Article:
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Does ET Shine Bright
By Maria Cristina Caballero and John Lenger
Harvard Gazette

Harvard - January 3, 1999 - That's the hope of Harvard researchers involved in the search for extraterrestrial intelligence (SETI) who have unveiled a new experiment that involves scanning the heavens for flashes of laser light.

Professor of Physics Paul Horowitz's laboratory recently installed the experiment at the Harvard-Smithsonian Oak Ridge Observatory in Harvard, Mass. The optical SETI (or OSETI) experiment has occasionally registered a signal similar to what one would expect if another civilization's laser were aimed at us.

None of those signals has shown the regular repetitions that could indicate an intelligent hand behind them; but then, the researchers have just begun looking. Though such searches for laser lights from beyond our solar system have been done before, in an isolated and sporadic way, the Harvard experiment is the first broad-based and systematic search.

Horowitz has had his ears to the skies for interstellar radio messages for the past 20 years. He directs Harvard's BETA project, which for the past three years has searched 600 million channels for radio signals broadcast by an intelligent civilization. Before BETA there was META, an 8.4 million-channel searching device that went on-line in 1985 and was supported in part by funds from E.T. director Steven Spielberg.

While BETA continues its radio-wave search in full force, collecting the equivalent of a compact disc's worth of data every two seconds, none of the radio signals collected has yet been shown to be of intelligent origin. "After 20 years, maybe it's time to try something else," Horowitz says.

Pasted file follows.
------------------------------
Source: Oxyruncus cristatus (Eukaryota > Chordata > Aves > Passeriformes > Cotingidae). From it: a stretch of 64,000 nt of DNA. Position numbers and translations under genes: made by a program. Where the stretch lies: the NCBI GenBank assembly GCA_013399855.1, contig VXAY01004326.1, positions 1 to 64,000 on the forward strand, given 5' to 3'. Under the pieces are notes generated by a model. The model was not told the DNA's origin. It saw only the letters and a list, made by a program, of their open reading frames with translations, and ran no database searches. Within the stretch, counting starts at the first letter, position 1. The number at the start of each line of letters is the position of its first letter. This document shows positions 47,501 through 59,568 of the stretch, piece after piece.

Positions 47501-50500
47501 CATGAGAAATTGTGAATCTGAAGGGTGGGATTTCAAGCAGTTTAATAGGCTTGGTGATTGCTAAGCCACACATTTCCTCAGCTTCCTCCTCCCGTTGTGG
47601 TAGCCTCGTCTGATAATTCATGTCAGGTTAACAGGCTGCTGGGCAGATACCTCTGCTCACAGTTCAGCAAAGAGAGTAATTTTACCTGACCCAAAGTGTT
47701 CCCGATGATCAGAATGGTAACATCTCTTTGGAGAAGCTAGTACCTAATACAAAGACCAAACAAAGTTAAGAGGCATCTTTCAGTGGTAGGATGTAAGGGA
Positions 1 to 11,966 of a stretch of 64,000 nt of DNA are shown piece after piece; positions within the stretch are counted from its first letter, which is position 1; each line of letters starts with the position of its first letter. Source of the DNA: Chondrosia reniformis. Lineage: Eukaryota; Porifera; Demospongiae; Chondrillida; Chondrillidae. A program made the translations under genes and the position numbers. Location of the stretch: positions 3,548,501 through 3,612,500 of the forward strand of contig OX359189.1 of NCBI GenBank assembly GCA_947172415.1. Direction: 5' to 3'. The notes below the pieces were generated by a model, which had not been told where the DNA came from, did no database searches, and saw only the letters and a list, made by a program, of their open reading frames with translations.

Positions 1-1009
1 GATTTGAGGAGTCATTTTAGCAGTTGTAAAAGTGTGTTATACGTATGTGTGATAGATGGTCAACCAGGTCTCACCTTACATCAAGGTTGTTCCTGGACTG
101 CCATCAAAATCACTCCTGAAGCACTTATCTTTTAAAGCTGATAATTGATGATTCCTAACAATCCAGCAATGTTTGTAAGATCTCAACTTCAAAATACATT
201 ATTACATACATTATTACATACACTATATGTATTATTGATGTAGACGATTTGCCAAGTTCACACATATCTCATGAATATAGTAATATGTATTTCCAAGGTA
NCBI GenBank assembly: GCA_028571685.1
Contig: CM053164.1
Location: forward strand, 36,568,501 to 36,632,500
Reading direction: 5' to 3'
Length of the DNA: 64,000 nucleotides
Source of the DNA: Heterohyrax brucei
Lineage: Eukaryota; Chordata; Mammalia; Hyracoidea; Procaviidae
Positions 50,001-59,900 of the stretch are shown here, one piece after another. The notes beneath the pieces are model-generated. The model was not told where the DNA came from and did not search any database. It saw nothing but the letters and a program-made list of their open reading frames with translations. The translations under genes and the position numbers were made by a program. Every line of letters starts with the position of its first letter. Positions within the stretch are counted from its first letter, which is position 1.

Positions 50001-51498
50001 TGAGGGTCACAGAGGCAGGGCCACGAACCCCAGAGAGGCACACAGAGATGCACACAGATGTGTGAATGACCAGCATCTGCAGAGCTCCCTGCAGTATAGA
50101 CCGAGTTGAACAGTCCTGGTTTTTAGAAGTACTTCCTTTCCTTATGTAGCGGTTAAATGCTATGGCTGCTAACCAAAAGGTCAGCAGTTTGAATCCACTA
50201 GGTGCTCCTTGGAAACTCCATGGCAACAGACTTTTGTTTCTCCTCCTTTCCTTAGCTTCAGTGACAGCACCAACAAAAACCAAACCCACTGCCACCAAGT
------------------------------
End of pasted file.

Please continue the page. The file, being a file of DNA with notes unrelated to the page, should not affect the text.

The idea of analyzing light flashes from distant parts of the galaxy is not a new one, Horowitz explains. Charles Townes, who shared the Nobel Prize in Physics in 1964 for his work on masers and lasers, first raised the idea in a paper co-authored with R.N. Schwartz, "Interstellar and Interplanetary Communication by Optical Masers," that was published in the journal Nature in April 1961. But technology developed just within the past five years finally made it a viable project. "This is very much an experiment of the '90s," Horowitz says.

The beauty of the new experiment, Horowitz explains, is that flashes of concentrated light are easy to detect and show up as distinct from other sources of illumination. If, for instance, Earthlings aim a high-intensity pulsed laser at a distant star, anyone watching from that star with a moderate-sized telescope will suddenly see a flash 1,000 times brighter than the light of our Sun -- "an efficient interstellar beacon."

And since the brightness of starlight and laser light both decrease at the same rate, that particular high-intensity laser beam shot from Earth would always be 1,000 times brighter than the light from our Sun, no matter how far it travels.

Reversing the direction, any extraterrestrial flash pointed the way of Earth would be easily distinguishable from the light of a distant star. That could make pulsed light the preferred method for communicating across galactic distances instead of radio waves.